Making plates can be tricky, and the larger the plate the more likely you will encounter problems. Here are some remedies:

Make sure the clay is thick enough. Thinner plates are more likely to warp. Thickness should be even. Clay should be very uniform, work the clay well.
When rolling slabs, make sure you roll it out evenly in all directions, otherwise you could compress one side more than another.
* When throwing, use soft clay but not too much water or the rim will get too floppy.
* When you carry your wet clay slabs to a different place to form, make sure you don’t stretch it. Put it on a board, or roll it lightly into a sausage, then unroll directly on the mold that you will use.
Plates must be dried very slowly and evenly. Uneven drying can set up stresses that don't show themselves until the final glaze firing.
* It can help to control drying so the center dries faster than the rim. To do this, cut a round hole in the plastic about 3-4 inches in diameter over the center of the plate.
* Some people use water based wax to coat the rims during drying, to prevent them from drying too quickly.
For large platters, you probably need two foot rings, one around the outside and a smaller one left in the center. Otherwise the center of the plate may sag during firing.
* When you place a platter on it’s rim, place it on soft foam to protect the rim and keep it from getting stressed.
* Trimming large platters can cause slumping of the bottom during the trimming process. You can put layers of foam rubber or carpet pad into the center area before inverting * * * * *Place a board onto foam rubber or rim then invert the whole thing to turn it over. This “holds up” the center area and prevents it from sagging. It is not necessary to fill the whole center of the plate. If you fill the center only (i.e. a 6” circular piece of foam rubber), it will keep it from sagging.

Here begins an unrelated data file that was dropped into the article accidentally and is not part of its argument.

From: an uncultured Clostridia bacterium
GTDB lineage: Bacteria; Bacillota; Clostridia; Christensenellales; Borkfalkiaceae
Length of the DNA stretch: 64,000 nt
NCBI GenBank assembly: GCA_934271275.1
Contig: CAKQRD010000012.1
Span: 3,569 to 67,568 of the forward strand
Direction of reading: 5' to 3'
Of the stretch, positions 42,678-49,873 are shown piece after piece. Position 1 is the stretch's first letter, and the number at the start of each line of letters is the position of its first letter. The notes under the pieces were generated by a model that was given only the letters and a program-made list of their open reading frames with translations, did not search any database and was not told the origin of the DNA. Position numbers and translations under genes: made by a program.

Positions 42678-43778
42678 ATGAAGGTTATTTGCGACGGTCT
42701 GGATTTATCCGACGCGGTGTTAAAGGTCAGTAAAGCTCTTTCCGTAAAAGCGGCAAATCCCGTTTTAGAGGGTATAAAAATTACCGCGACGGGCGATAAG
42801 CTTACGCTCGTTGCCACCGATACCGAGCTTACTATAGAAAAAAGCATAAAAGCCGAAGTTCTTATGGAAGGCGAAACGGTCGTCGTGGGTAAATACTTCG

* Another thing to use in a similar way is socks or larger fabric sacks filled with rice. The rice is malleable so you can push it around until you get the right shape.
* Or still another item to use is a sponge.
* Sharp tools make it much easier to trim without causing deformation. (Remember, clay has memory and even if you smooth out any deformations, they will come back during firing.)
Many people find firing goes much better when they notch the plates' foot rings. Warping, cracking, s-cracks, were all eliminated. The notches provided a way for air trapped under the foot to escape. If the gas can’t escape from bottom it may cause the center of the plate or platter to “bow” up. Just make small, U-shaped notches at the bottom of your foot ring.
* Instead of, or in addition to these notches, drill small holes in the foot ring. This also allows the gasses and heat to escape, and also allows for a wire to be used for hanging. This is especially nice for plates that are too large to fit into standard upper kitchen cabinets. Some people use a single hole, others two close together, others 3 spaced evenly around the platter.
For plates and other items with large bases, make a clay “cookie” at the same time as your piece. This is a sheet of clay (the same type of clay), which you sit your piece during drying and firing. The cookie and the plate will shrink at the same rate. This seems to keep the piece from “hanging up” on the kiln shelf during shrinkage, expansion and contraction. For extra assurance, put a wash of alumna hydrate on the feet and the cookie.
Another method is to cover the shelves with grog or sand